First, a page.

But let's get back to the doctors, and my frequent "shopping" card at my hospital.  It takes very little for a doctor to look at my chart and see that when I am calling and asking a question, I am not trying to be difficult, but simply looking for a response.  I do not think that it is too much to ask that I receive a response in 24 hours.  So when I called my orthopedic doctor a while back and left a message that I was in a considerable amount of pain and it would be helpful to have the results, I was less than thrilled when I had not heard anything by the next day.  I called back almost 48 hours later and was told that in order to find out my MRI results I would have to speak to radiology, and my orthopedic doctor would be given another message but that he was really busy (yes, I am aware of this, the first time I met with him I waited in the office for 2 1/2 hours...)  Radiology told me they would not give me the results as my doctor needed to give them to me, and so I was being bounced around like a ping-pong ball.  Oh, as far as my pain goes, they told me to increase the Advil and I could come in for a cortisone shot.  Um, no thanks.  I have had one of those (2 in fact) and they don't work.  Neither, for that matter, does the Advil... And I informed them that I really looked forward to coming in and waiting to be seen.  It just rocks.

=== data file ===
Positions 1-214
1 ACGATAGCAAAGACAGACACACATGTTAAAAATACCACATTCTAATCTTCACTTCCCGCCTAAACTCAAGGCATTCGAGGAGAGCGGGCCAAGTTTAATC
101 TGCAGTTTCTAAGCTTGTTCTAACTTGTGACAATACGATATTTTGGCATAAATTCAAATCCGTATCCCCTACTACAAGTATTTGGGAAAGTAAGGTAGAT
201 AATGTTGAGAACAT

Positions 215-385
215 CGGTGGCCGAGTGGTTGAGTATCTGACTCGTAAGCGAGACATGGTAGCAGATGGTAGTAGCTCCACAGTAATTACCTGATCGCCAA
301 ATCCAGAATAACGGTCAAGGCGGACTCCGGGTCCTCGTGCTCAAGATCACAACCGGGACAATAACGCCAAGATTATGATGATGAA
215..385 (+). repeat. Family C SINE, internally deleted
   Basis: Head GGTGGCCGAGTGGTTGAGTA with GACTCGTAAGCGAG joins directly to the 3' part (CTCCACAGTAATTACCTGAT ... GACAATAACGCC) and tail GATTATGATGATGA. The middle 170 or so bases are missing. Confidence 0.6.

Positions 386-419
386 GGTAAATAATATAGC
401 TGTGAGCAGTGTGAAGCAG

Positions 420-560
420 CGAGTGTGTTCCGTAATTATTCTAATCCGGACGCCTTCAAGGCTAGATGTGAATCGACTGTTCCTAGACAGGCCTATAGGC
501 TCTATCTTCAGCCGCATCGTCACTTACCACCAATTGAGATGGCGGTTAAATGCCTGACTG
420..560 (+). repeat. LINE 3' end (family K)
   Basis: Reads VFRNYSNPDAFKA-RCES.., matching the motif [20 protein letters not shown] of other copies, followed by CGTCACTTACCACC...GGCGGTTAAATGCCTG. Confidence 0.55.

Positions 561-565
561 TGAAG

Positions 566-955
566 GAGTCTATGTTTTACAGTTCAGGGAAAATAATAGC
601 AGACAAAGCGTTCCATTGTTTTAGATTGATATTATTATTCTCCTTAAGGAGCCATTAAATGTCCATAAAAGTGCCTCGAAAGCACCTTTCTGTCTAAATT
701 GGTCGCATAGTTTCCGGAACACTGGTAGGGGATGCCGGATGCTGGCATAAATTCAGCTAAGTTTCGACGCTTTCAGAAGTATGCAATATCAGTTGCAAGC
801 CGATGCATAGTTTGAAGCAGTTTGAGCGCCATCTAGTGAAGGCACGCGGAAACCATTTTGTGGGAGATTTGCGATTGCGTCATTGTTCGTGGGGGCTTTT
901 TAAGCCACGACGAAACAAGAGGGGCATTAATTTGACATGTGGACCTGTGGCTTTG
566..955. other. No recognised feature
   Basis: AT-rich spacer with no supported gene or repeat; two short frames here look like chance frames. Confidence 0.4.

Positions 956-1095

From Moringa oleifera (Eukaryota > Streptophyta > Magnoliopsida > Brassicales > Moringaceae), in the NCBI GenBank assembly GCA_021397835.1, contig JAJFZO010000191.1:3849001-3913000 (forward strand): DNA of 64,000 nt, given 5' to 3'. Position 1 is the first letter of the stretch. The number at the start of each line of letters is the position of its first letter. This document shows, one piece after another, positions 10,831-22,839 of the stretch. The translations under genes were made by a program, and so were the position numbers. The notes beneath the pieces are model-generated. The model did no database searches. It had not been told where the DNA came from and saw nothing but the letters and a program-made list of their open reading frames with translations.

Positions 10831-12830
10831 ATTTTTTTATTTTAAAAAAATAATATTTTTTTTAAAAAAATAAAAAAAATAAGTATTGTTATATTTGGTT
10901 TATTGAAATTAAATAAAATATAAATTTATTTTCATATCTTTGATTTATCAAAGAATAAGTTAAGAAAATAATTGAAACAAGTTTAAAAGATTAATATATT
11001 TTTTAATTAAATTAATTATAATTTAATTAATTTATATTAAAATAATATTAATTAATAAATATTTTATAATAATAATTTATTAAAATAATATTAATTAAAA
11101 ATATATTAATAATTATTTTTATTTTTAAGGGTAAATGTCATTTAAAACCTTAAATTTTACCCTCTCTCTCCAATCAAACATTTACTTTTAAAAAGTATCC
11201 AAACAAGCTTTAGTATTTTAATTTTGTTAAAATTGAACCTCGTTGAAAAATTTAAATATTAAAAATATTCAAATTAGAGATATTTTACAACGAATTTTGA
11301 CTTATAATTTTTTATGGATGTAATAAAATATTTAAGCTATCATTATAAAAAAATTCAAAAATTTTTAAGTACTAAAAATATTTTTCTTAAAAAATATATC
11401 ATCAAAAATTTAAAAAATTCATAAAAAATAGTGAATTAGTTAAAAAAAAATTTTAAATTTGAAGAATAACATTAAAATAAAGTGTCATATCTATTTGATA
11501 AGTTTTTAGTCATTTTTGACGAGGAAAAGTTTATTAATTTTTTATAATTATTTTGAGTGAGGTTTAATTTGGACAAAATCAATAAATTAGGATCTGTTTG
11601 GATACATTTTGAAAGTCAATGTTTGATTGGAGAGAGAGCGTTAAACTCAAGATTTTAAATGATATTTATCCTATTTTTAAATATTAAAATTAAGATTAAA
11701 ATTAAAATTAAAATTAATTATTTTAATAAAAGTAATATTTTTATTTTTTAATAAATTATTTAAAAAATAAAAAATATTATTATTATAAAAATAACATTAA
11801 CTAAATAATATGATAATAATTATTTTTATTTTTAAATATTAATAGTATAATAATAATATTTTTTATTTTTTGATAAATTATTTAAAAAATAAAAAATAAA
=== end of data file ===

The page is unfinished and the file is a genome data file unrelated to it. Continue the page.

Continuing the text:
I suddenly was reminded of 2006 and the preparation for my heart surgery.  I was not given direct answers, and often the answer that most people agreed upon was a run around response.  So, I consider myself an "expert" in the medical system, and I am continually disappointed.  There should be some kind of points card for frequent visitors (patients) at hospitals.  You know, those of us who unfortunately are more familiar with some aspects of the medical care system than our own doctors are.